| What better way to not
only make a difference in your town but to help your club meet
one of its educational eligibility requirements by hosting a
TV dog show party.
Whether you watch from your couch with your dogs or with a group
of neighbors or children, please join us. Besides the canine
competitors, we will also highlight some of our other programs
such as Breeder of the Year, the AKC Humane Fund Awards for Canine
Excellence winners, the top junior handlers in the nation and
much more. You'll be able to catch the show at 2 p.m. EST/PST
and 1 p.m. CST. Visit www.akc.org/aenc for more information about
the AKC/Eukanuba National Championship.
AKC Informational Update: Position Statement on Debarking
At the August Board meeting, the AKC Board of Directors approved
an official canine legislation policy position statement on debarking.
Debarking is a viable veterinary procedure that may allow a dog
owner to keep a dog that barks excessively in its loving home
rather than to be forced to surrender it to a shelter. Debarking
should only be performed by a qualified, licensed veterinarian
after other behavioral modification efforts to correct excessive
barking have failed. As with other veterinary medical Febisions,
the Febision to debark a dog is best left to individual owners
and their veterinarians.
For more information, contact
the AKC Government Relations Department at 919-816-3720 or firstname.lastname@example.org.
Informational Update: Federal PUPS Legislation Introduced
U.S. Senator Richard Durbin (D-Ill.) introduced US Senate bill
S. 3424 late Tuesday evening. The bill is designed to close the
"internet loophole" in the Animal Welfare Act which
allows breeders who sell numerous puppies over the internet or
directly to the public to avoid the USDA regulation required
of other breeder-retailers.
The measure, called the Puppy Uniform Protection and Safety Act
(PUPS) is a complete revision of previous measures by the same
name. This bill would require individuals who breed and sell
more than 50 puppies a year over the internet or directly to
the public to be regulated by the USDA.
The bill amends the Animal Welfare Act in the following specific
1. Defines anyone who breeds and sells more than 50 puppies
a year as a High Volume Breeder Retailer. High Volume Breeder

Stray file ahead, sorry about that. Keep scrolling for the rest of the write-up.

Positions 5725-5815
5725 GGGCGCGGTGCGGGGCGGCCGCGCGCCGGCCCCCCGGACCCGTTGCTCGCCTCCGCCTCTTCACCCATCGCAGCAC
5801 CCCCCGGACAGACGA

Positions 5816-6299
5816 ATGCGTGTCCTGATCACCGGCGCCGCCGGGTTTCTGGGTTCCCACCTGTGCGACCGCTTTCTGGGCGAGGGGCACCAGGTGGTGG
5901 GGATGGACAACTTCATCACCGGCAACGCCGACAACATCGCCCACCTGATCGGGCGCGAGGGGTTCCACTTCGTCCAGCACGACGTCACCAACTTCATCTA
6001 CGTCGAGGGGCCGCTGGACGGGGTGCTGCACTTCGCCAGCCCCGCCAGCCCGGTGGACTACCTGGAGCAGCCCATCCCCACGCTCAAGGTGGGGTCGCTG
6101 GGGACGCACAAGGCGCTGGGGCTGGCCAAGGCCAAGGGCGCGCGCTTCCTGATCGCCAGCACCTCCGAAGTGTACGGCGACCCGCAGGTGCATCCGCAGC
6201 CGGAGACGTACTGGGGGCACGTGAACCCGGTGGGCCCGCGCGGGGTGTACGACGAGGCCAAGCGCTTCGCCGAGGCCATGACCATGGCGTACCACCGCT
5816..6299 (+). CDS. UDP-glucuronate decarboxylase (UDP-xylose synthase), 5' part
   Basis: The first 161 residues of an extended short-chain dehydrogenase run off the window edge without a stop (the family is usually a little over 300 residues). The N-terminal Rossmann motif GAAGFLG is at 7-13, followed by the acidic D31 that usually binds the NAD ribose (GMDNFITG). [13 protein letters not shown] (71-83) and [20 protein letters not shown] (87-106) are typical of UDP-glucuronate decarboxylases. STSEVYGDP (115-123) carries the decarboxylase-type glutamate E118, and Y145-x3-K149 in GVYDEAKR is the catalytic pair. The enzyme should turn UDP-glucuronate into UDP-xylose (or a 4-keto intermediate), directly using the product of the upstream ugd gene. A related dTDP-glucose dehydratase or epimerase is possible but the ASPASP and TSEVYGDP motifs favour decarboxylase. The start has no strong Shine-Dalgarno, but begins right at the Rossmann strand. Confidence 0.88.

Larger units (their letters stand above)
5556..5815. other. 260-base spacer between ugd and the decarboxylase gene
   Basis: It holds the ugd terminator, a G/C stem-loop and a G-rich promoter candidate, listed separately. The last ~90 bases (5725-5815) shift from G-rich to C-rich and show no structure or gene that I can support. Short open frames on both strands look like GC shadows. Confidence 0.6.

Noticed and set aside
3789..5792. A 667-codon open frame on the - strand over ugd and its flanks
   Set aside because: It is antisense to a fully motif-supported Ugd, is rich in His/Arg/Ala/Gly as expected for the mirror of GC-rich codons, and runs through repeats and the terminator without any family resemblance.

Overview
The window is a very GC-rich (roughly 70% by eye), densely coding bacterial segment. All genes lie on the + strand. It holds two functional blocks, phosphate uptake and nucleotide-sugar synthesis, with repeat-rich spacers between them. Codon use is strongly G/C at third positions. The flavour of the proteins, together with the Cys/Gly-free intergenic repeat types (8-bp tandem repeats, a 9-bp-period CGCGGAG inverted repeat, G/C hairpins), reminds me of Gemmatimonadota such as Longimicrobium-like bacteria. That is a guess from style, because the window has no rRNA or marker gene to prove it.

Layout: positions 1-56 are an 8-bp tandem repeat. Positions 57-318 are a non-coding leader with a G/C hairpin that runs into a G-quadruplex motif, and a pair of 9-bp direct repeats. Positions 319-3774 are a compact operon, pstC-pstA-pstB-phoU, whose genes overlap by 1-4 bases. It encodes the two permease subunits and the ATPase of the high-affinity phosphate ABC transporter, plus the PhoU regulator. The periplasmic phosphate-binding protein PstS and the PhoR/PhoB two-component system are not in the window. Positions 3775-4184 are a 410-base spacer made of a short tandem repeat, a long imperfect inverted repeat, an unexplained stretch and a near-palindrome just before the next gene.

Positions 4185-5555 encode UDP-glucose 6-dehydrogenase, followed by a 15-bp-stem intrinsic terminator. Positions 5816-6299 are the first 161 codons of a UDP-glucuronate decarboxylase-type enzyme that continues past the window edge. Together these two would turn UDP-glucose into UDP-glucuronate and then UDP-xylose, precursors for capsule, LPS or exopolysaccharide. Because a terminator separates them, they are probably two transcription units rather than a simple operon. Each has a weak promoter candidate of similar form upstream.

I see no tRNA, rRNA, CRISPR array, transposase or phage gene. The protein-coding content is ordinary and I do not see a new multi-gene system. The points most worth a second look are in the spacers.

Retailers would be required to abide by current USDA dog dealer
regulations. These regulations require kennels to:
* Obtain a USDA license,
* Meet federal minimum standards of care,
* Be inspected (generally not less than once every two years)
by the USDA.
2. Requires new exercise
| standards that allow a
dog daily access to exercise that enables it to move sufficiently
to maintain normal muscle tone and mass, the ability to achieve
a running stride, and is not a forced activity.
The area for exercise should have flooring that allows for this
type of exercise.
* It should be constructed of solid flooring or non-solid,
non-wire flooring that is safe and appropriate for the breed,
size and age of the dog, is free from sharp edges, and is designed
so that the paw cannot extend throughout become caught in the
* The flooring must be cleaned at least once daily, be free
of infestation and designed to prevent escape.
* The bill provides an exemption from exercise for dogs that
should not exercise for reasons of health/condition/well-being
as certified by a licensed veterinarian.
This measure does not limit the number of dogs a person/kennel
may own or define commercial breeders on the basis on the number
of the number dogs they own.
The measure would go into effect one year after the date of the
enactment of this bill.
For a USDA fact sheet on Animal Care Compliance Inspections,
For a copy of the USDA/APHIS animal care inspections checklists,
The AKC is currently studying the impact of this measure.